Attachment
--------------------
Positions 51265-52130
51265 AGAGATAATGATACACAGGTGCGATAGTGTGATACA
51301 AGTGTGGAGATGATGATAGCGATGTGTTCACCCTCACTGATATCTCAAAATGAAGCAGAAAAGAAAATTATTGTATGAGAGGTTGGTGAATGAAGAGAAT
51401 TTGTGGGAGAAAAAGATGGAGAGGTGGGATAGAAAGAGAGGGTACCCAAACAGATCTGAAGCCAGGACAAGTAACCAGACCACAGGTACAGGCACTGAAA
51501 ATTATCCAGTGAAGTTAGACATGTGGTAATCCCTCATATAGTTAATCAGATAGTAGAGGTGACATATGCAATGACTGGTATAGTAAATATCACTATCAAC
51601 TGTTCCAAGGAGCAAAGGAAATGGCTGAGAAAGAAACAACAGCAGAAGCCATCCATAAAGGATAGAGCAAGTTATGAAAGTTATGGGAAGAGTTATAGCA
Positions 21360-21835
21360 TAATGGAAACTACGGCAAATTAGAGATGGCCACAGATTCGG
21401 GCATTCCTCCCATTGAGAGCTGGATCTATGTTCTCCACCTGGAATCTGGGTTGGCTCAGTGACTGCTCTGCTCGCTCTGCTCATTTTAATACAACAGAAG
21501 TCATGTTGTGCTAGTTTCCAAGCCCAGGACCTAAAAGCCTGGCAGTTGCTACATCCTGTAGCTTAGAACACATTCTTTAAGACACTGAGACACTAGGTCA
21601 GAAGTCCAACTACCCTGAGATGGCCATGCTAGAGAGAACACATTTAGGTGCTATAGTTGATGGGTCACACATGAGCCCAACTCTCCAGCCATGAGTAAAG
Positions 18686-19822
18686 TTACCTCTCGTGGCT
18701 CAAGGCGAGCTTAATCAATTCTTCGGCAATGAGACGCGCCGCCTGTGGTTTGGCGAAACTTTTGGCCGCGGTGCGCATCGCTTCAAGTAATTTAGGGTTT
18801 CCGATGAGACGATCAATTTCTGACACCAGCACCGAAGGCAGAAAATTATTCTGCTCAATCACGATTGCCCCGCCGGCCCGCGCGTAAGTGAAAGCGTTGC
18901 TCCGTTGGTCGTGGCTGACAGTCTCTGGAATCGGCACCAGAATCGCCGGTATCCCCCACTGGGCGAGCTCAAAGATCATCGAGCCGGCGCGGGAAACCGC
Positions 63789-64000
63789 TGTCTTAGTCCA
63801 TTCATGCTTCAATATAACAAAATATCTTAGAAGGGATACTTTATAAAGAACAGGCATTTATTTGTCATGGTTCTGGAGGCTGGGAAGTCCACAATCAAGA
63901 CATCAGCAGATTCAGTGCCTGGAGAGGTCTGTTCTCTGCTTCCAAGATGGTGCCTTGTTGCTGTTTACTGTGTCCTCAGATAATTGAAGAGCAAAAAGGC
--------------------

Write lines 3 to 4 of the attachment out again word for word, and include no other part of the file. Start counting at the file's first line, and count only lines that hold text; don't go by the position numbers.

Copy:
51301 AGTGTGGAGATGATGATAGCGATGTGTTCACCCTCACTGATATCTCAAAATGAAGCAGAAAAGAAAATTATTGTATGAGAGGTTGGTGAATGAAGAGAAT
51401 TTGTGGGAGAAAAAGATGGAGAGGTGGGATAGAAAGAGAGGGTACCCAAACAGATCTGAAGCCAGGACAAGTAACCAGACCACAGGTACAGGCACTGAAA